Many influences in my life are sources of encouragement, advice, and contributions along the way. I’m deeply grateful for the following people, all of whom are fantasticly wonderful human beings.
Joining the about.me team completely changed my life, and I was lucky to get the gig. The people who make about.me are some of the kindest, smartest, most damn awesome dark-comedians to work with. Working closely with Shawn and Ryan taught me to never settle, always do my best, and ask for feedback frequently.
Leaving about.me was a difficult decision to make. Instead of working remotely, I wanted to work with senior designers in an office every day. In order to grow as a designer, I sensed a need to develop skills by working with clients. Saying goodbye was bittersweet, and I hope we get the chance to work together again.
Said hello to Smart Design in October.
I was fortunate enough to join Smart Design as an interaction designer. The designers at Smart range from graphic design to industrial design, from interns to senior designers. Our clients range from OXO to companies that are working to bring their products and services into the future. Smart is a sincere company with a lot of heart, and I’m proud to work here.
I’m grateful for my life, and every person in it. There’s room to grow personally and professionally, and I look forward to doing so. Let’s all do our best this year.
In orchestral music, the last note of a piece is the most important note, because it is the last note the audience will remember. My band director advised us, “No matter what happens during the piece: no matter how many times you mess up, strive to make the last note strong.”
When I near the end of a difficult activity - running, writing, or designing - I’m always tempted to let my energy fade a little bit at the end. I’ll think, “I’ve done the work. I’m tired, it’s almost over, I can just slow down.”
There are two problems with slowing down.
When I relax a little bit: leave some corners unpolished, or skip the last half mile, I’m cheating myself. I know I can do better, it’s just a matter of doing so.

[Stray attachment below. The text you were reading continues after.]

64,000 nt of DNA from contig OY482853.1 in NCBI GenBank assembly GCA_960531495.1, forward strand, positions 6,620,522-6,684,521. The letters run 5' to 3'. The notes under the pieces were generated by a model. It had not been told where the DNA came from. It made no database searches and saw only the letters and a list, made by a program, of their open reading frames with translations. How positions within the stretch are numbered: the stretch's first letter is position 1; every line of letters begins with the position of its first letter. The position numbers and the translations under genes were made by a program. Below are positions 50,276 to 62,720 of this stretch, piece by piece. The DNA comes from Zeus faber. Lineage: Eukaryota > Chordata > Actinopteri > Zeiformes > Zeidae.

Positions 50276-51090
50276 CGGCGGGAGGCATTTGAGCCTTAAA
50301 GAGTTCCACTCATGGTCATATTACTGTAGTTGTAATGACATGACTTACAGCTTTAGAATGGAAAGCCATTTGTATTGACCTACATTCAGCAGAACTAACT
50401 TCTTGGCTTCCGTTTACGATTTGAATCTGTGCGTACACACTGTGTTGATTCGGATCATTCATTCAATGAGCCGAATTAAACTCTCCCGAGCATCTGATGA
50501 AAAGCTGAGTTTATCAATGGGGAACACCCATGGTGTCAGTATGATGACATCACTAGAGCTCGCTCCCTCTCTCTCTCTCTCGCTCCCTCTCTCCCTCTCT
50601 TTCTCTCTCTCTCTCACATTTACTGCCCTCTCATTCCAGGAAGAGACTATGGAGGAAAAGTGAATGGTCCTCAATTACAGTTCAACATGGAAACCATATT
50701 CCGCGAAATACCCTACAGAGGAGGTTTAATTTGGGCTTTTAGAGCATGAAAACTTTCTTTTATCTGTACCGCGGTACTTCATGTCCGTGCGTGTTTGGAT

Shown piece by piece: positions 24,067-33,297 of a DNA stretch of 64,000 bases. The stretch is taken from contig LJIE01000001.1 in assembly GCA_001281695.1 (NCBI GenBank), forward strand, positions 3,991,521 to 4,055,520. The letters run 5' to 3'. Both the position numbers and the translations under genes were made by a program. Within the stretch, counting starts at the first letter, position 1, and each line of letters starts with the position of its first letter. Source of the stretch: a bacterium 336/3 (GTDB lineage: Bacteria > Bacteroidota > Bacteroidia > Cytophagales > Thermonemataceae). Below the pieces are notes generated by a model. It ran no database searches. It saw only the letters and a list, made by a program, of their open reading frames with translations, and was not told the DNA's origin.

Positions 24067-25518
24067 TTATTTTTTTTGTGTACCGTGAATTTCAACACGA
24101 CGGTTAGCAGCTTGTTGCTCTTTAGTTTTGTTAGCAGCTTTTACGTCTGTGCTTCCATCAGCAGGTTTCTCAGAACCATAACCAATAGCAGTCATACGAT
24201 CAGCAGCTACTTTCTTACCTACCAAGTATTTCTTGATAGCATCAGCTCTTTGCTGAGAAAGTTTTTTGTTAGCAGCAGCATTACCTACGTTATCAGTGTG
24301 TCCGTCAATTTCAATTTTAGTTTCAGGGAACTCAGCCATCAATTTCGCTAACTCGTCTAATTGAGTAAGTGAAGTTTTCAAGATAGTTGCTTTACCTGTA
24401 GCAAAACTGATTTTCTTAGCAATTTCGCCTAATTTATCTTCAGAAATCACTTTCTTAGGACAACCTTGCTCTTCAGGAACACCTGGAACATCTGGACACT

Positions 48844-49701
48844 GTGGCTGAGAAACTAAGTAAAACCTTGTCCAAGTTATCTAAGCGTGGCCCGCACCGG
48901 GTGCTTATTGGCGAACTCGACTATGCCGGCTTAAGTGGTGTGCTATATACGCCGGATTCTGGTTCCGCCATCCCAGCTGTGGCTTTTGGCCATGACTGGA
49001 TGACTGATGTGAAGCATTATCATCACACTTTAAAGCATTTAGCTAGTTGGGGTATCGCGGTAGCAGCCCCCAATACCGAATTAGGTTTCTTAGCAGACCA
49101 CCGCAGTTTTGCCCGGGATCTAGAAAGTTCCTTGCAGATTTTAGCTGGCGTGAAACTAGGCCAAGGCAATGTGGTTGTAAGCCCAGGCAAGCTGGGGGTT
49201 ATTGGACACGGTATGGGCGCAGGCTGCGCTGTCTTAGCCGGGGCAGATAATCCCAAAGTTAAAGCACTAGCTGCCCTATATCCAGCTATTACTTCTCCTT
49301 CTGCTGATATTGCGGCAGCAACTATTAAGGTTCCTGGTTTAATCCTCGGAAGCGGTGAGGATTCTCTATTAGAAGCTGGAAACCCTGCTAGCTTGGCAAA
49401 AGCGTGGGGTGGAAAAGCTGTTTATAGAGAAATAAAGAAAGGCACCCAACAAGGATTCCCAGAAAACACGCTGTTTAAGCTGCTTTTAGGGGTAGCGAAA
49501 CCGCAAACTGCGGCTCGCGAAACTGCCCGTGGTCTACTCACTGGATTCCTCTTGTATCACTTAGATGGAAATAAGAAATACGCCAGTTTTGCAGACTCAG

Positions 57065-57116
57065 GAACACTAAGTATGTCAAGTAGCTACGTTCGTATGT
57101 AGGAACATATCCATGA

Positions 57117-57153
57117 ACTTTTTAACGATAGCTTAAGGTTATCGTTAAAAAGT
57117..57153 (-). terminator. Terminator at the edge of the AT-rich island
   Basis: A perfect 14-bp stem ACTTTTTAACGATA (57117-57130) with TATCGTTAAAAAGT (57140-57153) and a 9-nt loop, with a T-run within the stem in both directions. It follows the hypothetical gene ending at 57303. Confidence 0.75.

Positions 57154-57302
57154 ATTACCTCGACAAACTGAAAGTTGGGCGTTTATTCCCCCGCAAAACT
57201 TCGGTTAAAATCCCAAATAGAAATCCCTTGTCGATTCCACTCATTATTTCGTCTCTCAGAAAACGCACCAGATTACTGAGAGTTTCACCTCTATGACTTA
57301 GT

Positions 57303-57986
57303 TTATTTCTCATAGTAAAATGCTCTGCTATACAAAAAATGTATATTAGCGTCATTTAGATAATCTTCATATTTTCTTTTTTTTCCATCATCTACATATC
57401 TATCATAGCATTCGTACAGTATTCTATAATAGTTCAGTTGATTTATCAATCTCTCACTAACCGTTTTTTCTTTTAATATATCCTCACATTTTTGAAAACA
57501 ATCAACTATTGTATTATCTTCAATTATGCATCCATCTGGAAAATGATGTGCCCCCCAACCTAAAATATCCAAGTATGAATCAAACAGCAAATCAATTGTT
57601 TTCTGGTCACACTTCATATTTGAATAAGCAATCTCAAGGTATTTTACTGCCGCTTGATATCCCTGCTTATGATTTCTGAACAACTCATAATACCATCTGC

The second problem with slowing down is that the end of an activity can disappoint the people who work with you. It disrespects the integrity of the project.
The key to overcoming this is reframing the activity in your mind. Time is valuable, and any time you spend doing something is worth doing well. It also feels good to actually complete a fast-paced activity. Choosing to not complete a project strongly is laziness.
The last 10% of a project takes 90% of your time. Make sure your last note is strong - it’s what people will remember about you.
Thinking about how the majority of design work isn’t “sexy”. It’s working with others, organizing the moving parts, and getting a project to completion that makes up the most design work. It’s the heavy lifting that will make you a great designer.
"I once read that safe-crackers rub the tips of their fingers with sandpaper to increase tactile sensitivity. It make their fingertips ultra-sensitive and enables them to feel the nuances of the lock’s gear mechanism, as they rotate the dial in search of the magic combination that will open the safe. It’s the same with graphic design: the more sensitive you become to the world around you the better you will function. This means studying design in all its contemporary manifestations, as well as design history and the visual arts in general. But it also means studying the world beyond graphic design."
I moved to San Francisco three weeks ago from Atlanta, GA, and Chattanooga, Tennessee before that. I lived in San Francisco last summer for an internship at about.me, and fell in love with this city.
I’m here to be part of the technology and startup scene. More than that, I’m here because of connections I’ve made and continue to make here. The tech and design communities are incredibly closely knit, and I feel welcomed and encouraged with each new person I meet. It gives me the feeling that more things in my life are possible here.